In the Real Estate sector, DPAs from 10 different countries have so far imposed 17 fines on data controllers, including real estate management companies and homeowner associations, with a total fine volume of around EUR 476,000.
The type of violations in this sector is somewhat out of line with the other sectors covered in this report, the majority of which are due to insufficient technical and organisational measures to ensure information security and insufficient legal basis for data processing. In the Real Estate sector, however, most of the fines are due to non-compliance with general processing principles (9 out of 16, i.e. over 50% of the fines in this sector), in particular with the principles of data minimisation (Art. 5 (1) c) GDPR) and purpose limitation (Art. 5 (1) b) GDPR).
Let's take a closer look:
- Until 24 February 2021, the most exceptional fine in this sector was the EUR 14.5 million penalty issued against Deutsche Wohnen SE (ETid-98 & ETid-99) which also ranked under the top 10 of all fines imposed under the GDPR so far. According to the supervisory authority, the company used an archiving system for the storage of personal data of tenants that did not provide for the possibility of removing data that was no longer required. On 24 February 2021, however, Berlin Regional Court dismissed the fine against Deutsche Wohnen SE due to procedural errors. According to the Court, fines could be imposed on companies only in the case of verifiable errors by their representatives or other natural persons, but not for misconduct of the legal entity itself. In the Court's view, it was not sufficiently substantiated that a natural person had violated data protection laws in the case of Deutsche Wohnen. On 3 March 2021, the Berlin Public Prosecutor's Office, in agreement with the supervisory authority, filed an appeal against the decision of the Regional Court. A final decision is still pending at time of writing this report.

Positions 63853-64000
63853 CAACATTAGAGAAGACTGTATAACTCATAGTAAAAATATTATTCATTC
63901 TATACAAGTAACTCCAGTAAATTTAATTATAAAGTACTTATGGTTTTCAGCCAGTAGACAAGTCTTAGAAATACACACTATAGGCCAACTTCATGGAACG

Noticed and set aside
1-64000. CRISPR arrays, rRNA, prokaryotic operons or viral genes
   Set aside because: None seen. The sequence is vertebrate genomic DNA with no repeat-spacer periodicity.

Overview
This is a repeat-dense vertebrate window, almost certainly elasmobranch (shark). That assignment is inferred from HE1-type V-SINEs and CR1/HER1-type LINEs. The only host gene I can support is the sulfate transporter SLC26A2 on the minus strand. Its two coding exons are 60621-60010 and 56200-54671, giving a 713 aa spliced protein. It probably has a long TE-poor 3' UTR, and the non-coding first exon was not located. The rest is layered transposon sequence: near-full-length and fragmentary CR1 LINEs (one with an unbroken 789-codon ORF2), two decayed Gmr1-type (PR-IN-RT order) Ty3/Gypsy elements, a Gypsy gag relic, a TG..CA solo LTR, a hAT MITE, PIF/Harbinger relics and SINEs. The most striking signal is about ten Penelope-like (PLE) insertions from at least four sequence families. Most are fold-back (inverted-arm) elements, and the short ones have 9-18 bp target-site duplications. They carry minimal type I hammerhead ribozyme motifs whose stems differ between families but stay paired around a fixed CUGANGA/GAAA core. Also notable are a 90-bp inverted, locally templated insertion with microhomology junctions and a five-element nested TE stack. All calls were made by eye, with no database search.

- In several cases (9 of the 16 fines), fines between EUR 500 and EUR 29,500 have been imposed on homeowner associations and housing companies for unlawful use of CCTV systems, in particular due to: (1) insufficient security measures to restrict access to the recordings in the systems to authorised persons, (2) coverage of the public space in front of buildings (e.g. also recording pedestrians), (3) recording of the staircase inside an apartment building while simultaneously monitoring the front door of a resident and therefore capturing the inside of the resident's apartment when the door was opened, (4) insufficient information about the use of CCTV systems, (5) use of CCTV systems that also recorded sound and therefore tenants' conversations and, finally, (6) publication of still images extracted from CCTV systems.
In the Real Estate sector, special attention must be paid to general processing principles when collecting and processing data of tenants or using technical measures to protect buildings and assets against damage to property, theft or other detrimental effects.
The exceptional fine against Deutsche Wohnen SE is currently suspended, but it remains to be seen how the case will proceed following the public prosecutor's appeal.